Netflix may have been overshadowed by streaming rival Hulu at last month’s Emmy Awards, but it remains second to none in terms of reach, as the company beat expectations by adding nearly 1 million more new subscribers than expected — while traditional pay-TV outlets continue to struggle.
For the three months ended September 30, Netflix reported revenue of $2.99 billion and earnings of 29 cents a share. That easily beat the $2.29 billion in revenue and 12 cents a share in earnings the company pulled in during the same time last year. Analysts had estimated revenue of $2.97 billion and earnings of 32 cents a share, on average.
And the number Wall Street really cares about, worldwide subscribers, also beat expectations. Netflix added 4.45 million subscribers internationally and 850,000 in the U.S, for a total of 5.3 million new subscribers. Analyst estimates were 4.5 million additional combined subs. And the company doesn’t expect the growth to slow down any time soon — Netflix is projecting that it will add 6.3 million total subscribers in the fourth quarter.
Earlier this month, the streaming giant announced that it will raise its prices, which investors cheered, given Netflix’s plans to spend up to $8 billion on content next year, which it revealed in its earnings release. The company hiked the price on its “standard” package, which lets users watch on two screens at the same time, from $9.99 to $10.99 a month, starting in November. Netflix’s “premium” plan — which adds access on up to four screens and offers ultra HD — is going from $11.99 to $13.99 a month. That should help Netflix hit the $11 billion in revenue it’s projecting to achieve this year.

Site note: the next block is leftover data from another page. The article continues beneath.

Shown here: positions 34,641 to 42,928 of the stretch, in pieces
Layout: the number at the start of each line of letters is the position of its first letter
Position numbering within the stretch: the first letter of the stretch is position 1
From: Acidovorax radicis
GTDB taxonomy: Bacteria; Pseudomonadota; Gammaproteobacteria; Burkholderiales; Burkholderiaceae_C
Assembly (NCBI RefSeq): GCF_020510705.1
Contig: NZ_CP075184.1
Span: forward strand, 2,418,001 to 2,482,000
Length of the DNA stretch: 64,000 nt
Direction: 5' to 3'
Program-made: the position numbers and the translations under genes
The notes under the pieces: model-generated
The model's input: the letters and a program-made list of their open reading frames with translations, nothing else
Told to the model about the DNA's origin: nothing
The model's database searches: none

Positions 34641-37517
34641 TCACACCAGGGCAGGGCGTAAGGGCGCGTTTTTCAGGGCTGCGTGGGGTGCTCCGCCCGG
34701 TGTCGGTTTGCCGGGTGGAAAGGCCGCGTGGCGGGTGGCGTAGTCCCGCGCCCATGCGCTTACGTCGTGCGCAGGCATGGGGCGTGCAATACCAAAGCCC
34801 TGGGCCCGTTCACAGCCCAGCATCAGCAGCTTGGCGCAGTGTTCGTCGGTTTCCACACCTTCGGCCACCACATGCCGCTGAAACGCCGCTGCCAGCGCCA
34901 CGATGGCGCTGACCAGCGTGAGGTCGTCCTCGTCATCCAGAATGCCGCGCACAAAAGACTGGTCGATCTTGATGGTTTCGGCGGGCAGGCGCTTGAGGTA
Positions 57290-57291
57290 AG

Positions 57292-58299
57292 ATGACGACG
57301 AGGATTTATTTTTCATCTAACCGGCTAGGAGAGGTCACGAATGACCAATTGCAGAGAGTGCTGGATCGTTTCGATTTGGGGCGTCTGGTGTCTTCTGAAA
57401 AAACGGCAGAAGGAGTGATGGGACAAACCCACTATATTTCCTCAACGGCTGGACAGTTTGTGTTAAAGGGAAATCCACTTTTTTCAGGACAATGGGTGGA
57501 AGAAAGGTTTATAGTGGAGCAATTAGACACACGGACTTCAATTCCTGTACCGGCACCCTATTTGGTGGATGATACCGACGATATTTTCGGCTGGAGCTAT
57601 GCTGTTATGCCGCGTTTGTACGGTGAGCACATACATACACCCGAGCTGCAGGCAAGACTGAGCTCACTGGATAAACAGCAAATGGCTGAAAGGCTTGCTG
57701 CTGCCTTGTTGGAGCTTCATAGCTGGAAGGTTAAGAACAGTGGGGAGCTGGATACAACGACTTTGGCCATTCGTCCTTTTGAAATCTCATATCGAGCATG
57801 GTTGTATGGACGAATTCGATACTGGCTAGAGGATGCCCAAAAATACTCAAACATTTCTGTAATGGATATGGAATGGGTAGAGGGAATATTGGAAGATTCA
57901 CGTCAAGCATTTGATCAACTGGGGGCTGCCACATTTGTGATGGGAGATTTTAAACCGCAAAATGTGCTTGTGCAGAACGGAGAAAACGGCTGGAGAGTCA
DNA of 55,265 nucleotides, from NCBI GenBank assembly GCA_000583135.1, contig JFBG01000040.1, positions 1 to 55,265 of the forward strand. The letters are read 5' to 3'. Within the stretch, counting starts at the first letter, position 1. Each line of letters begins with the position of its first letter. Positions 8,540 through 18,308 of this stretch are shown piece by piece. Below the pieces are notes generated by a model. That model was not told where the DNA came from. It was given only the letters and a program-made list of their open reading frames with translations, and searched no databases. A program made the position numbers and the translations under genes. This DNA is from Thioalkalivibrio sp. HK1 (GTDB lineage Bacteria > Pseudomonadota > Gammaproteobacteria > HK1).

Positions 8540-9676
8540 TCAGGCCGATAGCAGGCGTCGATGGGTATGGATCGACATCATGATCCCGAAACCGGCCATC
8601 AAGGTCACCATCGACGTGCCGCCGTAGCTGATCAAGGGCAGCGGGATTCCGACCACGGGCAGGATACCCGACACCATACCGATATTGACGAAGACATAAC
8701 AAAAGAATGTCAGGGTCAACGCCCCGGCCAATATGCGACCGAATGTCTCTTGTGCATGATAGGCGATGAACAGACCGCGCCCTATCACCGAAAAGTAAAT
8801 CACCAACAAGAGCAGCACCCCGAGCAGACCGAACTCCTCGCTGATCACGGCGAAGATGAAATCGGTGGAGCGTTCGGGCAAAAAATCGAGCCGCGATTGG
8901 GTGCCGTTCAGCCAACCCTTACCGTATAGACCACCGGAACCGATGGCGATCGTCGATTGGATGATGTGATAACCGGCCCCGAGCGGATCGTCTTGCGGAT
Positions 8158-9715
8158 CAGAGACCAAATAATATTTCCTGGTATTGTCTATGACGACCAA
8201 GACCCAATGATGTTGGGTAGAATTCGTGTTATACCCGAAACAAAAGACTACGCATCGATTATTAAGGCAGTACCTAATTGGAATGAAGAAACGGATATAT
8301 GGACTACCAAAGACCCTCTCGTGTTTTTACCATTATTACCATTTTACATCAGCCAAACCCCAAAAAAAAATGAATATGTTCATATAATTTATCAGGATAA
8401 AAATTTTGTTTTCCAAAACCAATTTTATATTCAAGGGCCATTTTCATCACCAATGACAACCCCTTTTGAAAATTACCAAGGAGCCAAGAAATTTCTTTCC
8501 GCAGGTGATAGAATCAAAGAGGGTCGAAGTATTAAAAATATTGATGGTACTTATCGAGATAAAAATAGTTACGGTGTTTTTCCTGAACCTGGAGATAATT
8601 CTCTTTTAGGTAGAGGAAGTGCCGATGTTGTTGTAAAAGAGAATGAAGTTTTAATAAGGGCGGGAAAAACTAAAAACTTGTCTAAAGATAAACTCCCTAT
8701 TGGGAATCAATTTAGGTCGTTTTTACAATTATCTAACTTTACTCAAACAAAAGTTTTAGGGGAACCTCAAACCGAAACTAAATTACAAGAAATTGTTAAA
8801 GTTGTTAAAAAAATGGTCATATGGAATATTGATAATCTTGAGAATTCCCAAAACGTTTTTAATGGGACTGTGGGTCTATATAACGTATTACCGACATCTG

And while Netflix doesn’t include live news and sports, its streaming package is significantly cheaper than both traditional pay-TV and satellite plans, as well as the “skinny bundles” like DirecTV Now, Hulu with Live TV and YouTube TV, which check in around $35 to $40 a month for their standard packages. It’s become a necessary replacement for many households that have cut the cord, which has take a bite out of the stock prices of cable network owners like Disney and Viacom. Meanwhile, Netflix continues to deliver prestige programming like “Stranger Things” and “The Crown.”
Netflix hit an all-time high at more than $202 a share shortly before the close of markets Monday. The company’s stock soared more than 4 percent in after-hours trading.